Never mind the Hitleresque scenarios, wait till the health insurance companies get hold of it!
 
+Steve Bushi good point. I don't know a lot about biology, but from what I can glean from CrashCourse on youtube even if they mapped your DNA they'd need to find out the probability of a specific gene being expressed. You can have the gene for a certain illness, but never suffer from it since it isn't expressed. Having the gene would probably put you in a different risk group for the insurance companies, but which one?
 
So watching the company video this just looks like a high resolution FISH, I'm sure it'll help genome assembly but it's not a "photo" of your DNA.

To the uninitiated, here's why this may be useful:
Current (widely-ish) DNA sequencing machines just read fragments of DNA but do so with massive levels of parallelisation generating millions and millions of subsequences. (For example an Illumina sequencer will produce around 100 base pairs (letters of DNA) per read, a 454 machine more like a few hundred bp.) We then rely on sizable computational power to assemble a complete genome from the fragments. This works well for the fairly unique, non repetitive bits of DNA, but a lot of any given genome is highly repetitive and no amount of computing power can resolve a puzzle when all the pieces look the same.

The result is (on a first pass), lots of sequence fragments which then have to be further stitched together some how. There are lots of ways to do this, including special methods using the sequencers mentioned above that I won't go into here, but a good old fashioned-ish way is something called fluorescence in situ hybridisation (FISH). I'll simplify, but in essence you take some of the unique stretches of DNA you know about and make a fluoresecently labeled probe from them and bind them to their complementary DNA present in whole chromosomes. This tells you what chromosome the DNA is on, and performed with many different probes helps to build up a long range map of where all your fragments sit in relation to each other.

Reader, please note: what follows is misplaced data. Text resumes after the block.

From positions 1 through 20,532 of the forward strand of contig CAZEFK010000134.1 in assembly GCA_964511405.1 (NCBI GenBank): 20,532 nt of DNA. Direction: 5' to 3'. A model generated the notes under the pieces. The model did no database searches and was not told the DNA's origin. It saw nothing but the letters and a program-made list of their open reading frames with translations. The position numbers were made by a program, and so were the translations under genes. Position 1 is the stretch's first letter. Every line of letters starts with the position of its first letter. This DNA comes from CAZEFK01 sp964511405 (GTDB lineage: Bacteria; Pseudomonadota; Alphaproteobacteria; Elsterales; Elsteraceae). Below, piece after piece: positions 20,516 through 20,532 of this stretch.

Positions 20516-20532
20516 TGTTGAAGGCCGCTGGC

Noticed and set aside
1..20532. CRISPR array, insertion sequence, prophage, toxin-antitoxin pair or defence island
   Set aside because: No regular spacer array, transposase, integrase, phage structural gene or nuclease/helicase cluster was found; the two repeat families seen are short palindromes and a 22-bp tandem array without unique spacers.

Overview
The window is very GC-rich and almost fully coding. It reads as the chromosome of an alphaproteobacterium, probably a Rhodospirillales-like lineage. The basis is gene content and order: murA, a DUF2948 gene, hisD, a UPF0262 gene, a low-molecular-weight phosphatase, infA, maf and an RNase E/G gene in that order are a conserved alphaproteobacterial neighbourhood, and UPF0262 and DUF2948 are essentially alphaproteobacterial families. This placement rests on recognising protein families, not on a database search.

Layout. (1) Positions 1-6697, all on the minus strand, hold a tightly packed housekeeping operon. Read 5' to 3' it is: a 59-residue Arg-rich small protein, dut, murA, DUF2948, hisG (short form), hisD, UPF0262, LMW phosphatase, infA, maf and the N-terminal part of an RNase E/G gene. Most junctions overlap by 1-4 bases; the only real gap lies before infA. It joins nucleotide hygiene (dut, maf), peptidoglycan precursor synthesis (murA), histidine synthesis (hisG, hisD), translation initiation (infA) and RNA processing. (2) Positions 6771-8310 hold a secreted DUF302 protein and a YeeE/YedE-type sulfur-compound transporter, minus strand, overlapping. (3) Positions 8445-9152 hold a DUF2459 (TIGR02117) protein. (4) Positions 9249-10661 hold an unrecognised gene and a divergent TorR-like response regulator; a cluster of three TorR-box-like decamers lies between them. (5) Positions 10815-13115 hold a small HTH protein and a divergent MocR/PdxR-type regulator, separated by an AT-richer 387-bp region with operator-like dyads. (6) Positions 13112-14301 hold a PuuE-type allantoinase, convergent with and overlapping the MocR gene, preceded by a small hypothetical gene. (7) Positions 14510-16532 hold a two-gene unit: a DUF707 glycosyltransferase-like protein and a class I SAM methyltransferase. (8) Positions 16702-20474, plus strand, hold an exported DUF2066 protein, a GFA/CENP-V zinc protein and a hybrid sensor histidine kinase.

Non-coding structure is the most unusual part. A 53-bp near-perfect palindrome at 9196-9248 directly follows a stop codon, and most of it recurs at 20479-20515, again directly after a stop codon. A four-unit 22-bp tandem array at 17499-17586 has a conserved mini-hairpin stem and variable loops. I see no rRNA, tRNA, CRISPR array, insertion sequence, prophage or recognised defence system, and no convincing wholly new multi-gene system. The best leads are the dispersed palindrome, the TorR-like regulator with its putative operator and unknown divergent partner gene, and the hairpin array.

The advantage of the chip above is that it will do the same thing as FISH, but presumably with shorter probes and at a higher resolution, for an awful lot cheaper than the alternative techniques.
 
+Eric Jensen, +Steve Bushi Makes a very good point, what you're describing is epigenetics, and believe me we've been able to determine gene expression levels for a long time now. First using DNA microarrays and now using something called RNAseq. In a medical context it's already been used to identify gene expression profiles associated with more aggressive tumours.

If an insurance company wanted to know if you were expressing a particular gene they could even assay that single gene in a given tissue (though I suppose brain biopsies would be out) for dollars using a technique based on PCR.

The real technical challenge is some gene alleles appear utterly normal until they appear with other alleles. It takes a lot of data, from a lot of people, to sort that out, but believe me the work is already being done. Check out the UK10K project for example.

To be honest I think the only way to realistically keep health insurance viable in every medical situation is to block provider access to predictive genomic data...
 
+Christopher Gaul the insurance companies should have less interest in this as it has the potential to destroy the basis of their business: ignorance which requires guesstimation / estimation of risks and associated costs averaged over large populations.

If the probabilities of developping certain conditions are ( believed) to be known and reflected in insurance premiums in a (supposedly) free- market kind of pricing those facing low risks will probably not even bother to insure, while those with high risks will not want to pay for it because it is to expensive and requires too much of restriction in other areas.

However, society at large may strongly want to cover both groups, though: low risk because low risk is not zero risk and zero cost and those with high risks because we happen to care and social as well as economic repercussions might be too high. So this is a perfect basis for a state-mandated compulsory, general health insurance covering general risks and a basic, acceptable level of treatment as e.g. in Switzerland. No business for free market insurance companies anymore... except on the lower volume additional health insurance market.

The next issue is that DNA information alone will likelynot be enough information as the music plays in the information interactions resulting from the transcription of the DNA, involving more complexity with the potential to blow up calculations based on purely DNA-based risk estimates. Errors in calculation might be too costly to ensure survival of insurance companies.

See e.g. here: http://pubs.acs.org/doi/full/10.1021/sb300012g